In general, among us Upstate bloggers there tends to be a climate of amicable tolerance and friendly exchange. Certainly, we come from all points of the political prism—from Anarchist (that’s me!) to conservative (such as my old arch-nemesis the “Let Upstate Be Upstate” blog)—but overall we’re all just pretty much thrilled that other people are also interested in our region.
That’s why I was pretty shocked to read the Adirondack Almanack’s latest post: An Angry Adirondack Almanack Note to Neighbors, which tears into the (relatively) new and highly prolific blog Adirondack Boys (“Everything Fabulous About New York’s Adirondack Park”).
I must mention here that I’ve always had a deep respect for the Almanack’s thoughtful commentary on life “Behind the Blue Line,” the Almanack seems to never post unless its something that it deems useful and important (which is a bit different from the Boys… but different styles are ok). The Almanack writes about the new blog:
The posts started nicely enough, mostly the history of Penwood (Old Forge), where the Adirondack Boys have recently had a home built for them. All was well for a while, until, perhaps inevitably given the pace of posting, the posts started turning to other subjects and, well, frankly, began pissing us off.
For several weeks the Almanack held a regular internal debate about the new blog. The Almanack doesn't always agree with even our favorite bloggers, and we don't always have to comment on a bad post or two. The Almanack encourages conflicting viewpoints, alternative ideas, even the downright outlandish. The Almanack doesn't want to be mean. The Almanack wants friends in the blog world and wants to encourage Adirondack blogs. Today however, the insults aimed at locals reached a crescendo and if there is one thing we can't stand it's hypocrisy: don't believe one thing and support the exact opposite just because it fits your social milieu more appropriately. If you worship the devil at night in the woods, don't send money to evangelical TV preachers and sell bibles on the side.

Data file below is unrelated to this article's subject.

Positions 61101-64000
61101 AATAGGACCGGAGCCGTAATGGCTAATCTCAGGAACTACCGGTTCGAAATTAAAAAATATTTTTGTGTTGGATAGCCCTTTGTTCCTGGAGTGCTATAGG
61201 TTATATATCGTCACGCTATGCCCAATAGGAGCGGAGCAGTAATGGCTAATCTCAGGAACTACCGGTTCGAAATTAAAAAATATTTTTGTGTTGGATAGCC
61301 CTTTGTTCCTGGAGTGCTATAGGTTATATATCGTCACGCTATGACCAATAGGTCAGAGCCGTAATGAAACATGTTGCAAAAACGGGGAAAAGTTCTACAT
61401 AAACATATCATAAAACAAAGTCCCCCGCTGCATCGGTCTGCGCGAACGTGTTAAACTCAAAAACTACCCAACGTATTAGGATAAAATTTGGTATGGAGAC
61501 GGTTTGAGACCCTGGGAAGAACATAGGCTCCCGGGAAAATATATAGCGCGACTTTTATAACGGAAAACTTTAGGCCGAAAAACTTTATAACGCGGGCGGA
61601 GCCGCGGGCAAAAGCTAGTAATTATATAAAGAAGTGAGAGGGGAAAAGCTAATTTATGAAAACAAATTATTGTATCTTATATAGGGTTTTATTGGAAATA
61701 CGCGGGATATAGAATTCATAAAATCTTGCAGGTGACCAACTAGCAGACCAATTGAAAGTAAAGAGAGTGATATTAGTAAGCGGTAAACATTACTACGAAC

Yes, that’s us that they’re referring to as a “favorite” blog that they don’t always agree with. Fair enough. But this post, which I’m not going to quote much further (you should read it yourself) goes on to condemn the boys for hypocrisy (for instance they’re gay men who love President Bush enough to copy his entire lunch menu as a post) and outright classism.
Without a doubt, the Boys seem completely clueless about the world of the working folk around them. Their celebration of what is ‘fabulous’ about the Adirondacks refers primarily to the Great Camps of the wealthy elite of the Gilded Age. As someone who worked at one of these Camps as a tour guide for three years, I can tell you that perhaps the lives of the wealthy there were ‘fabulous,’ but to not mention the lives of those who worked in and built those camps and lived in them year round is to ignore history just as vital as that of the “Summer People” (their words) that arrived for a few weeks. The descendents of those same workers are the ones that the Boys blissfully ignore or denigrate all around them.
It is within the Adirondacks that the Upstate-Rural-Poor versus Downstate-Urban-Rich dichotomy is the most acute. It is there that jaded, tired Downstaters build their sprawling ‘camps’ and host their elaborate parties. Of course nthing wrong with a little bit of R&R, I can’t think of an Adirondacker that doesn’t appreciate that land for its calming, healing properties. But in the view of the Boys, the Adirondack Park is simply that: A Park. A place for their own amusement. While I admit and enjoy the unique nature of the Adirondacks, I try never to forget that it is also a human place where people make their lives—they and their communities are never simple backdrops for my Adirondack adventures or props for the fulfillment of my dreams. It is that simple truth that the Boys have missed as they have treated decorative lamps and terra cotta urns as more important subjects than the lives that surround them.
 I’m pretty sure that Let Upstate Be Upstate, the blog of the Business Council of NY, doesn’t share in my analysis of our relationship. However, this letter I wrote to them explains my feelings.
 Which of course, gets me curious as to which posts they’re referring to.